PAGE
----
To the end of the war Pound worked as a propagandist for Italian Fascism in radio, newspapers, magazines, and literature. During the regime’s Republic of Salò death throes from 1943 to 1945, he proposed to his Ministry of Popular Culture boss, Fernando Mezzasoma, a publication project featuring books by American historians. His list of titles included The Law of Civilization and Decay by Brooks Adams, The Tragic Era by Claude Bowers, and A New American History by William E. Woodward (Redman 257). He thought that such works would serve an educational purpose for American and English prisoners of war. In that way they could learn from authors writing in their own language about the real historical background forces that had led to the war. With the regime about to pass into the pages of history, the hierarchs had more pressing matters to contend with, and they denied Pound’s proposal. He fought on nonetheless for his fascist vision of a sane world nearly right up to the time the Americans took him into custody on May 3, 1945.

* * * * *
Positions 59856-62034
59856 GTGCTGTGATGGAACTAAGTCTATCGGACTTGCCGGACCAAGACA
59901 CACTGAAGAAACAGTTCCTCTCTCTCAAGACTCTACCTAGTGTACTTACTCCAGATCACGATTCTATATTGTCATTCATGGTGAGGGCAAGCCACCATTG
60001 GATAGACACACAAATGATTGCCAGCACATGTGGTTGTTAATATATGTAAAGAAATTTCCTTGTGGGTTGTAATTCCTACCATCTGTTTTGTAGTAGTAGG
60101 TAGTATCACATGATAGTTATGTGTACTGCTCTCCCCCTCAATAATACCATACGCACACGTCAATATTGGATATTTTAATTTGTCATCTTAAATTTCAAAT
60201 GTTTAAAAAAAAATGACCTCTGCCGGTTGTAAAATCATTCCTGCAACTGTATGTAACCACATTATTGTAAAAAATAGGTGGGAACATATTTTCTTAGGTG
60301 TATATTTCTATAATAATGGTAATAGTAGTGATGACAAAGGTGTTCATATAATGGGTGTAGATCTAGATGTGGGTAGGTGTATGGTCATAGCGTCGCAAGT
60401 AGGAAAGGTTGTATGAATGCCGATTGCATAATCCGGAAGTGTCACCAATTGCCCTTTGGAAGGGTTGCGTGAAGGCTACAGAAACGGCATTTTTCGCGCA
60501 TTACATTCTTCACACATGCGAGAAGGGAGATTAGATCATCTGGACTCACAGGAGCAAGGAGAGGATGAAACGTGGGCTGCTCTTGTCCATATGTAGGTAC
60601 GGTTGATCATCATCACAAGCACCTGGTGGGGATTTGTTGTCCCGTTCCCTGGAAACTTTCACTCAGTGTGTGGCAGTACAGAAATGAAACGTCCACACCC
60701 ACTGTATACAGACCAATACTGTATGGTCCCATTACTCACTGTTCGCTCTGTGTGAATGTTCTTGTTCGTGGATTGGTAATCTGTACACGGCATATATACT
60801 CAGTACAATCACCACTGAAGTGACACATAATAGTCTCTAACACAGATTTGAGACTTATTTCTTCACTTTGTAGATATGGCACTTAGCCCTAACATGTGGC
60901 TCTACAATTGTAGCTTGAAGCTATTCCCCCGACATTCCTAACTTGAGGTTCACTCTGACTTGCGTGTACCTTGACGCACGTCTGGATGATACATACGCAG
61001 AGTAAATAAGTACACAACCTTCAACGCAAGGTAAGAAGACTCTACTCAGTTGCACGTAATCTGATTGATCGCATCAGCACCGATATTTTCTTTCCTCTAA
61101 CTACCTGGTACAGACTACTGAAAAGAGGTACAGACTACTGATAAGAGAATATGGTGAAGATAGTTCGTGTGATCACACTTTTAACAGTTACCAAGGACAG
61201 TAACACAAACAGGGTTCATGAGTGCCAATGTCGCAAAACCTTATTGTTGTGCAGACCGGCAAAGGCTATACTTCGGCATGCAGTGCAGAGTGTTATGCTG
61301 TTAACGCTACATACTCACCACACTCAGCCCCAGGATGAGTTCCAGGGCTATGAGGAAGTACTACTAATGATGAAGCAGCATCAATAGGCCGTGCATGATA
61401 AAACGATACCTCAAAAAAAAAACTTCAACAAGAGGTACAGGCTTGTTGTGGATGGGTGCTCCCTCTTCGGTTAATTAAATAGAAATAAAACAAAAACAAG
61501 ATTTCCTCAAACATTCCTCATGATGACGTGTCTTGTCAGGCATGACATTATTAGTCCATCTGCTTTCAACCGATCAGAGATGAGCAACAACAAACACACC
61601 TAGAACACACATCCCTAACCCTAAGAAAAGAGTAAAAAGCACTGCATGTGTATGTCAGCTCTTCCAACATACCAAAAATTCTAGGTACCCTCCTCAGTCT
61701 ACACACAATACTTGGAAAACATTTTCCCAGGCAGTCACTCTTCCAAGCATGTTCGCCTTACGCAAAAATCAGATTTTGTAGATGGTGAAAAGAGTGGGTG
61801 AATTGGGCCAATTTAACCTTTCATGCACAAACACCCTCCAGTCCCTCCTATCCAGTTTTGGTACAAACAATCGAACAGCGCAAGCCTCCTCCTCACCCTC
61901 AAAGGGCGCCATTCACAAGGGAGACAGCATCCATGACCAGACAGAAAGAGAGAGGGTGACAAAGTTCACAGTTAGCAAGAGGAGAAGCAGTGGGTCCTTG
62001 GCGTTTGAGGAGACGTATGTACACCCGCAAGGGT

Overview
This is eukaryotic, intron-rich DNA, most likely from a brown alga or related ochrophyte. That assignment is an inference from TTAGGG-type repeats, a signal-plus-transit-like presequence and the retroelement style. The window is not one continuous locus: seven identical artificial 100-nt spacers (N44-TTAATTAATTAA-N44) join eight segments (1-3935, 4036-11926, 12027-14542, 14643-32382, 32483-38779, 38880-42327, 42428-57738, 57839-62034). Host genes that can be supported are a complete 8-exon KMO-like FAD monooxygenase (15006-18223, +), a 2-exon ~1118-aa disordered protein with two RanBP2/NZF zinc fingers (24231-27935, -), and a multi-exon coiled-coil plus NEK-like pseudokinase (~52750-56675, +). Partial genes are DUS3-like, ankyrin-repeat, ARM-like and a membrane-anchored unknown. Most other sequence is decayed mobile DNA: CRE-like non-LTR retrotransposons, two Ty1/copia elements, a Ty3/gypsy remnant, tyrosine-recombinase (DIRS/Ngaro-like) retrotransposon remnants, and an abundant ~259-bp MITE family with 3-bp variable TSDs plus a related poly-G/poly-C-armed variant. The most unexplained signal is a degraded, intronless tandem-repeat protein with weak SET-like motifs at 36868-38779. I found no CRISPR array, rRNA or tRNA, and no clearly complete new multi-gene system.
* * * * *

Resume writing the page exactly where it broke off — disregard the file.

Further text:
Pound had anticipated some of the concerns expressed by Jean Raspail in his dystopian 1973 novel, The Camp of the Saints, now enjoying a revival during Europe’s crisis over non-white, and especially Muslim, immigration. In his introduction to the 1995 English edition, Raspail described the book as a parable for the fall of modern Europe: “For the West is empty, even if it has not yet become really aware of it.” The West had no soul left and did not appear to be “cognizant of anything that would constitute the essential commonalities of a people” (xv). A young man in the book who wants his whiteness to disappear in the black mass of refugees descending on rich, weak, and stupid Europe embodies for Raspail the postwar generation’s betrayal of the West’s heritage. Marinated in the soul-killing values of the consumer society spawn of Madison Avenue and Hollywood, these young people cannot defend themselves and do not want to. The Europeans had followed “the example of urban America, fallen little by little into total decay” (227). Though different in some crucial respects from The Camp of the Saints, Michel Houellebecq’s Submission (2015) is frequently compared with the earlier book as a novel about the retreat of Western values before a civilizational challenge from a more vigorous and self-confident Muslim world. He declared in an interview, echoing Raspail, that Anglo-Saxon global culture dominates Europe as a prelude to the West’s extinction: “Of European culture, I see little today” (Montefiori 1, 11).